Lothian teacher returns to work with new heart, but same soul

Transplant kept instructor away from pupils, school

January 08, 2002|By Stephen Kiehl | Stephen Kiehl,SUN STAFF

Steve Ferralli returned to Southern Middle School in Lothian yesterday with a new heart but the same soul - full of the energy, warmth and humor that have marked his 26-year teaching career.

"Mr. Ferralli's back!" some pupils shouted as they entered his classroom. They had not seen him since September, when he abruptly left school one morning to rush to Washington Hospital Center for a heart transplant.

After two weeks in the hospital and four months at home, the technical education teacher returned to the classroom yesterday.

"It's almost like I never left," he said, repairing compasses during a break between classes. "When you've been doing it as long as I have, you just pick up where you left off and keep on rolling."

Anne Arundel County school officials say Ferralli is the only teacher they know of to return to the classroom after a heart transplant. But for Ferralli, 47, there was never any doubt that he would be back.

He wanted to return sooner - he was driving just five weeks after the transplant - but his doctors said his immune system needed time to rebuild. Ferralli knows that schools are hotbeds for germs, but he is not too worried.

"I'm not going to try and live in a bubble," he said. "I'm just going to carry on as best I can - and maybe keep my distance [from the pupils] a little bit."

But yesterday, as his pupils worked on a drafting exercise, he buzzed around the workstations, picking up compasses and T-squares and showing the children how it's done.

"I need help, Mr. Ferralli," one boy said.

"Well, there's a mental institution right up the road," he joked.

His easy manner has made technical education the second-most popular elective at Southern Middle, behind physical education. More than half of the school's pupils take the course, many because older siblings and friends raved about it.

"My brother had Mr. Ferralli last year, and he liked him a lot," said seventh-grader Bobby Gibbons, 12. "We're happy he's back."

Ferralli has spent his entire career teaching technical education at Southern Middle, about 20 minutes south of Annapolis. He was hardly ever sick until February, when he started feeling run-down and short of breath. His doctors diagnosed cardiomyopathy - an inflammation of the heart muscle.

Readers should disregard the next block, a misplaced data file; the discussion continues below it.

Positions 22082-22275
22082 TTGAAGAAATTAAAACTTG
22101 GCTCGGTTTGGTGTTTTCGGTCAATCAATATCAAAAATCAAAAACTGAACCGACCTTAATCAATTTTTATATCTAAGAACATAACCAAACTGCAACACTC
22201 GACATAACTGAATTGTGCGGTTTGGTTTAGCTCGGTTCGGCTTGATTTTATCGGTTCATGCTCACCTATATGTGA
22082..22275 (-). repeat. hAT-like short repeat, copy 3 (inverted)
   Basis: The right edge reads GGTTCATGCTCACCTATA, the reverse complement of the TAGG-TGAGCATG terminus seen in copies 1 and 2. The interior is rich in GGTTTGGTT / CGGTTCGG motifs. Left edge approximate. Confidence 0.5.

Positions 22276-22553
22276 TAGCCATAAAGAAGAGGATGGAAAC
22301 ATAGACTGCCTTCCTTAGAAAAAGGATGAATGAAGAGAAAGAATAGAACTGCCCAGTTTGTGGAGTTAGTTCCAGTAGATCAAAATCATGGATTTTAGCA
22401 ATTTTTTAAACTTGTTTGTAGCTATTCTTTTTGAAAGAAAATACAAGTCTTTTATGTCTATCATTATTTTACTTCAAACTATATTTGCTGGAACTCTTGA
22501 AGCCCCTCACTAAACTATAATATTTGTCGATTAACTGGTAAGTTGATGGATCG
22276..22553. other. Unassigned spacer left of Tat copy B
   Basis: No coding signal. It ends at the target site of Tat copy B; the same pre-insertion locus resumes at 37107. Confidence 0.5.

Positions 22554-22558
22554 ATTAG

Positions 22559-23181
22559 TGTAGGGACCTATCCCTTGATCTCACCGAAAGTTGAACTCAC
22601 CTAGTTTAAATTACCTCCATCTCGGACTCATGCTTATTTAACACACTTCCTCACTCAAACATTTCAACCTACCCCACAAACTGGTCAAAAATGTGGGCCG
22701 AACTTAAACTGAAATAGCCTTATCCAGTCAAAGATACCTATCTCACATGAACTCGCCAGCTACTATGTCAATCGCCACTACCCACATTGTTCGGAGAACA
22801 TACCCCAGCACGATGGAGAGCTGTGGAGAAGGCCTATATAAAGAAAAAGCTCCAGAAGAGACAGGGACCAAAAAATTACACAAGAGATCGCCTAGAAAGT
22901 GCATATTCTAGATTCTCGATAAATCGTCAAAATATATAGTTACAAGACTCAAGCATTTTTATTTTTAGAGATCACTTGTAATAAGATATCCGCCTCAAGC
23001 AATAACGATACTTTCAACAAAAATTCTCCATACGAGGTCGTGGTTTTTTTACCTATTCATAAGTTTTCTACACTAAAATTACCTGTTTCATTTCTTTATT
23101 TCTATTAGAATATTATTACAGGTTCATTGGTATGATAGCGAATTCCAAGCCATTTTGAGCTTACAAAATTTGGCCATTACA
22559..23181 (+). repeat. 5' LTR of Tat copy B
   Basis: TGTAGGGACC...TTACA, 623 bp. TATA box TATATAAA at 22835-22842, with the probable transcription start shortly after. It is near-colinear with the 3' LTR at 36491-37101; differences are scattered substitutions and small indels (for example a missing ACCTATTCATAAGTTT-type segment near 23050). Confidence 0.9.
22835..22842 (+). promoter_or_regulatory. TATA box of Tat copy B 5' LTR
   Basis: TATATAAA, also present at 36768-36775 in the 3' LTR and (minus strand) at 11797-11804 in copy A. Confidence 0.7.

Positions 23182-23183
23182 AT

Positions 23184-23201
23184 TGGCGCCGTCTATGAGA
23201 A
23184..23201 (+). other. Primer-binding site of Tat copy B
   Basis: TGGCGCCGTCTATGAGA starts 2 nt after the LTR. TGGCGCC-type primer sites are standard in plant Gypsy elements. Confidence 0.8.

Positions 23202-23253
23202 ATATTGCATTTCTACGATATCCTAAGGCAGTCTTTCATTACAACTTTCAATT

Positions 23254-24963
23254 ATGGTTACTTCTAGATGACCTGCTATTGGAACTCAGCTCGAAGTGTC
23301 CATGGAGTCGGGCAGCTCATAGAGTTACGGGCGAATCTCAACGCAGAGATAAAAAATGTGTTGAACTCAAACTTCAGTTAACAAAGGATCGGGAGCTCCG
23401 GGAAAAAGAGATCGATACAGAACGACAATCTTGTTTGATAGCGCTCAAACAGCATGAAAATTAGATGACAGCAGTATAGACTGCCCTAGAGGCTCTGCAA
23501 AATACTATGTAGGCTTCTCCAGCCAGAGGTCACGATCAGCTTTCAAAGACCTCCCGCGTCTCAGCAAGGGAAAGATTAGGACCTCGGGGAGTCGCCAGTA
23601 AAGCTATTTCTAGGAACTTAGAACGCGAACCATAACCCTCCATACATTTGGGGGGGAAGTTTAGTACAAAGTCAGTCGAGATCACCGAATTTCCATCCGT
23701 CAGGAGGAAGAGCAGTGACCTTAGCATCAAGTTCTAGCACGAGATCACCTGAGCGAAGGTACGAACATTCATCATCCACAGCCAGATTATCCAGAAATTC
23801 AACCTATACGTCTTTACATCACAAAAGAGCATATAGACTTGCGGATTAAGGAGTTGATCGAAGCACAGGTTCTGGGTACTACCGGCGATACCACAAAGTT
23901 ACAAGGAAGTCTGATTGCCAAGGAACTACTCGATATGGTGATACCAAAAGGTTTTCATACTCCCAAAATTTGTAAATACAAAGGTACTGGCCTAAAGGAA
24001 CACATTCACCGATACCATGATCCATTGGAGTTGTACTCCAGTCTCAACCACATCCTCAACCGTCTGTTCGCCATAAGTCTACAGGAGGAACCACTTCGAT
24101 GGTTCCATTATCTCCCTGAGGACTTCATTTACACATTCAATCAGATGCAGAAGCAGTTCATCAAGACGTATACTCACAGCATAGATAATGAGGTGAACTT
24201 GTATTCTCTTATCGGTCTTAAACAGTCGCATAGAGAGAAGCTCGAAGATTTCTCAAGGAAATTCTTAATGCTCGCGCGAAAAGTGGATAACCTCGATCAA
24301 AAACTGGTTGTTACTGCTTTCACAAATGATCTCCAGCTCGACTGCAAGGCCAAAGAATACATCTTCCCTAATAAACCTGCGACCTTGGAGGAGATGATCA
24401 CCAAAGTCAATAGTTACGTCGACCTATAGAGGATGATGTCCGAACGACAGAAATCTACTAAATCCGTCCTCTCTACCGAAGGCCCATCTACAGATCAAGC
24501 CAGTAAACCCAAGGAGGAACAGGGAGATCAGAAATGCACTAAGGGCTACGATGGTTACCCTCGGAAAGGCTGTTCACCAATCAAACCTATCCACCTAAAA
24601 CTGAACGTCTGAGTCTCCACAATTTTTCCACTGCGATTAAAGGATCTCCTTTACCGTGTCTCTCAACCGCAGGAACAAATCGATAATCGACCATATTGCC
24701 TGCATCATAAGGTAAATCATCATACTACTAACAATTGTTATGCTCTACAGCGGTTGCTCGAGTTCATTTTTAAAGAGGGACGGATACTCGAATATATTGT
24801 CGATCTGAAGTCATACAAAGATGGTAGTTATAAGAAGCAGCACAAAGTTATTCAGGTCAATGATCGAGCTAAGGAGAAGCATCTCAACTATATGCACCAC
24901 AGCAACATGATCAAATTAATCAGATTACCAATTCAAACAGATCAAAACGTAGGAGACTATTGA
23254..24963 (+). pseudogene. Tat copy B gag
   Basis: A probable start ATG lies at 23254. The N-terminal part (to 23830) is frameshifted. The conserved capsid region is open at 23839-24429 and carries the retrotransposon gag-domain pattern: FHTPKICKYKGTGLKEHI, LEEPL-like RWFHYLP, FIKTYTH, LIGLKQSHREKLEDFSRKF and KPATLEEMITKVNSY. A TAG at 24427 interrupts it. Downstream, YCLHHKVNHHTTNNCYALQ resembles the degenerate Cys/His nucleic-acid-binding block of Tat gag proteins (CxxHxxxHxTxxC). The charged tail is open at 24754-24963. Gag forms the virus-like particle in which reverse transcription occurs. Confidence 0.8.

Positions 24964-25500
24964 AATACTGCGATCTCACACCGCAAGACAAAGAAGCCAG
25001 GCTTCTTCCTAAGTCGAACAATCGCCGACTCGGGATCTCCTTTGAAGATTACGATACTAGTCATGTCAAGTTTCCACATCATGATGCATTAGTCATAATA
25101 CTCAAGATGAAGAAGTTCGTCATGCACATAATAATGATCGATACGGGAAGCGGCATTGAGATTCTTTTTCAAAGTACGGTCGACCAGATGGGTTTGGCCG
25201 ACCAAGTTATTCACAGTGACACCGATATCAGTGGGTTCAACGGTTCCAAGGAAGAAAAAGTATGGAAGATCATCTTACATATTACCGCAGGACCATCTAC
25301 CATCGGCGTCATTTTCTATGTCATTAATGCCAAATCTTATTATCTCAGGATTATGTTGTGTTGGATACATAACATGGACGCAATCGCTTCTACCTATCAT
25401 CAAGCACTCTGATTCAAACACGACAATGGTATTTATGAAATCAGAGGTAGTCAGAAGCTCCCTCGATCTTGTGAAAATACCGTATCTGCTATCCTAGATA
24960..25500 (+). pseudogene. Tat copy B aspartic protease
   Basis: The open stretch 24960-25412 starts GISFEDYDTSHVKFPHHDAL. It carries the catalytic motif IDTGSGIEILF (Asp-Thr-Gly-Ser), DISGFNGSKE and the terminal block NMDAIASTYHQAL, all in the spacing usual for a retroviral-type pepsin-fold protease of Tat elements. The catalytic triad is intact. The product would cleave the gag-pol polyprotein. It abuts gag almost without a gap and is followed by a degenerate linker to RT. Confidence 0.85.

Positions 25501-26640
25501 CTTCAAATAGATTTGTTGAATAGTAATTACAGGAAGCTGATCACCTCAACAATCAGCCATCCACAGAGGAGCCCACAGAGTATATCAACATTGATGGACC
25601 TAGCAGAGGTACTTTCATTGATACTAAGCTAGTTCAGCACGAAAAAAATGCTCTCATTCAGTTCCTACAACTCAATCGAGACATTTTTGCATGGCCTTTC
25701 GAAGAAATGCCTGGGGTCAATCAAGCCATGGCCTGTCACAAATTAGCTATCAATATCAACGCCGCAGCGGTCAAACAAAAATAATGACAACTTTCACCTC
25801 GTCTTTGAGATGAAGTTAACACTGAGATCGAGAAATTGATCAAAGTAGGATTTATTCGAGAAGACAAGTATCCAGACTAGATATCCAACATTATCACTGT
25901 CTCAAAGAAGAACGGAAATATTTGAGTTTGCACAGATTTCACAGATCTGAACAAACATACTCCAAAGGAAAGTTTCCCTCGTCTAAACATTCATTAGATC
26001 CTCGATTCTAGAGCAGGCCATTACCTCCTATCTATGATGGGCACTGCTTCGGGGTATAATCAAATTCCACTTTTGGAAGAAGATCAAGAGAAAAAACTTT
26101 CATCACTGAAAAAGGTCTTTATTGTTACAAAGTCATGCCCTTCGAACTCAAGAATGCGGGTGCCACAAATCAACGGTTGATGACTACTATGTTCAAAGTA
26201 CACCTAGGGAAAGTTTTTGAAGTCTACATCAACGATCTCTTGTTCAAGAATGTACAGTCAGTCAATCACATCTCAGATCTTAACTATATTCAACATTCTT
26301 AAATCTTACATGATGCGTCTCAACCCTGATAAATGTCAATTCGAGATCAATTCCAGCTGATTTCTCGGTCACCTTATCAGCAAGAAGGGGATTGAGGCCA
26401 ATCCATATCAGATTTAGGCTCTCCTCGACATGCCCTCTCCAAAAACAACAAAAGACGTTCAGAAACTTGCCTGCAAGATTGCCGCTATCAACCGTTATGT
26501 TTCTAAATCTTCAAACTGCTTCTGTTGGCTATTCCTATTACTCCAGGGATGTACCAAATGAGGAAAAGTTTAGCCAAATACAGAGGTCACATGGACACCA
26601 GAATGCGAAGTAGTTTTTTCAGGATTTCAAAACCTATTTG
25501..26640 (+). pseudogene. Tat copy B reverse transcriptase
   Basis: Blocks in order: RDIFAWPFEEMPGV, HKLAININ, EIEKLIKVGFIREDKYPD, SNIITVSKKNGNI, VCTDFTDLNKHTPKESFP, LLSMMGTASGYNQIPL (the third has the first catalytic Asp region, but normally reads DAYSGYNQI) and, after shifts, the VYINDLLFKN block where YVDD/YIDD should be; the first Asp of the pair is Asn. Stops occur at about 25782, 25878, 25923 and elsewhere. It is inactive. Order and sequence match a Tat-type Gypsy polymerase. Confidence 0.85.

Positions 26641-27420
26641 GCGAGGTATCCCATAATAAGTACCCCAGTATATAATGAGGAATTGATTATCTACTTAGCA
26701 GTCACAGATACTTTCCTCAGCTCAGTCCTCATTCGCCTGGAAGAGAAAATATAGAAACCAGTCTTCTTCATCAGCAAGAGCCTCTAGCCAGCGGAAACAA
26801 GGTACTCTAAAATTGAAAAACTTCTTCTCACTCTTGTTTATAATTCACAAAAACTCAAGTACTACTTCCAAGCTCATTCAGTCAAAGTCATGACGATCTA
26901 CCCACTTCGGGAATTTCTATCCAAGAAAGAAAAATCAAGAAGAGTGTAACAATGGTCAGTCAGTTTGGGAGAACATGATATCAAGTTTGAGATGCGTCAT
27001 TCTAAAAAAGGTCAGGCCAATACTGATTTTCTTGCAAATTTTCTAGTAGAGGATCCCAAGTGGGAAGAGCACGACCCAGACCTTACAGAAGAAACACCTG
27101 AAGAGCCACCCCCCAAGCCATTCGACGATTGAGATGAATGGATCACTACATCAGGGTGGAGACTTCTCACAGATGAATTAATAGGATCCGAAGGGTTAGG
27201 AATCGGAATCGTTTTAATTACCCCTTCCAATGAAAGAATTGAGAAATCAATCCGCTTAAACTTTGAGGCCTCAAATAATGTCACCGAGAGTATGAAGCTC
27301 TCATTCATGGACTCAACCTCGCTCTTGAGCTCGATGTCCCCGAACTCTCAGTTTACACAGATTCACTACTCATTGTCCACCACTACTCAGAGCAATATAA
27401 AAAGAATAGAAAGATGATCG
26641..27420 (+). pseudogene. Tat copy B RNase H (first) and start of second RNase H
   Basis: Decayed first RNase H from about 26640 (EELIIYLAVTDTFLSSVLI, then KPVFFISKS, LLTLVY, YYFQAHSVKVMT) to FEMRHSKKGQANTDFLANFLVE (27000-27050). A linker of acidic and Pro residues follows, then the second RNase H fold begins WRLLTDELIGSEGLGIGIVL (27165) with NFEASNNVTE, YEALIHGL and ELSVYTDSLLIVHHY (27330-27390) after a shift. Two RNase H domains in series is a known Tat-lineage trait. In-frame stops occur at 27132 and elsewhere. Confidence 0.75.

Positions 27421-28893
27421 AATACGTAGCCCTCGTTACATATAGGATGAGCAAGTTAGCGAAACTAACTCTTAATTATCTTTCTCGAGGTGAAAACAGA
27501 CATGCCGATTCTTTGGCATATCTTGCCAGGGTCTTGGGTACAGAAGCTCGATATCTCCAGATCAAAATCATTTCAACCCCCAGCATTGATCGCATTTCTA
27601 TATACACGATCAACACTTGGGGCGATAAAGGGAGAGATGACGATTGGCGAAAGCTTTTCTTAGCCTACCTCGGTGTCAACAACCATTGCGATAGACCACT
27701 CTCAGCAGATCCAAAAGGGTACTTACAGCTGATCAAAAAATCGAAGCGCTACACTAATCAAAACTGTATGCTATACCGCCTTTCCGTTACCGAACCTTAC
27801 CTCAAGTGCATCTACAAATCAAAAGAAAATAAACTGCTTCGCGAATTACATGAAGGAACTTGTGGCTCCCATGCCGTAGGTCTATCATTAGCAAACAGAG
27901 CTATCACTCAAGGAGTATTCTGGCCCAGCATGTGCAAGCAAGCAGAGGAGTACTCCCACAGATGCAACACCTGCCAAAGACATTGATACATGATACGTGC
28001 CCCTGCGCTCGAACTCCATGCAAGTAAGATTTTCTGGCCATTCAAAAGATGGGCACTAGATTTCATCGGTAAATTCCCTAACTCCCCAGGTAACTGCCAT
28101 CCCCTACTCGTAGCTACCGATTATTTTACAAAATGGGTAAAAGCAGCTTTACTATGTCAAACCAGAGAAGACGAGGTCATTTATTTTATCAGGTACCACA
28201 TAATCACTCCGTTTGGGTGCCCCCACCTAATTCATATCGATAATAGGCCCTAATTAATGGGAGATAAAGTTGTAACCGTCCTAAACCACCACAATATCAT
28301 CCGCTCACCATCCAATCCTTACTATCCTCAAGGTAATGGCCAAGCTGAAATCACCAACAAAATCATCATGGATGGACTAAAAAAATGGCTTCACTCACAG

He was in the hospital for five months, finally leaving in July after doctors had implanted an artificial heart pump in his chest. It would do for a few months, doctors said, but ultimately he'd need a new heart.

By late August, Ferralli had resumed teaching at Southern Middle, with the pump in his chest and a cell phone strapped to his waist. On Sept. 7, it rang during his first-period class.

"I knew it was the hospital," he recalled yesterday. Southern Middle's other technical education teacher, Barry Clark, drove Ferralli to Washington Hospital Center. The heart was found to be a perfect match for Ferralli, and he was in surgery that evening.

While a long-term substitute teacher taught his class, Ferralli's school and the Lothian community rallied around him. They held fund-raisers and blood drives and walk-a-thons, and sent hundreds of cards and letters.

"He's a good role model for the children," said Southern Middle Principal William J. Callaghan. "Finding good people in any job is hard. Finding good people who want to be teachers is even harder. Steve's good people and a good teacher."

Ferralli's wife of 22 years, Sharon, is principal of Lake Shore Elementary in Pasadena. They live in Calvert County with their two children, Philip, 17, and Bethany, 15.

Since Ferralli fell ill, his wife has been sending out regular e-mail messages to a growing list of friends. Last week, after she sent a message to more than 200 people, America Online cut off her service. They thought she was distributing junk mail.

But she got her service restored, and she was planning on sending another message last night to let her husband's friends know that he had returned to the classroom.

"He just loves teaching," Sharon Ferralli said. "He couldn't wait to go back. He'll feel like a real person again."

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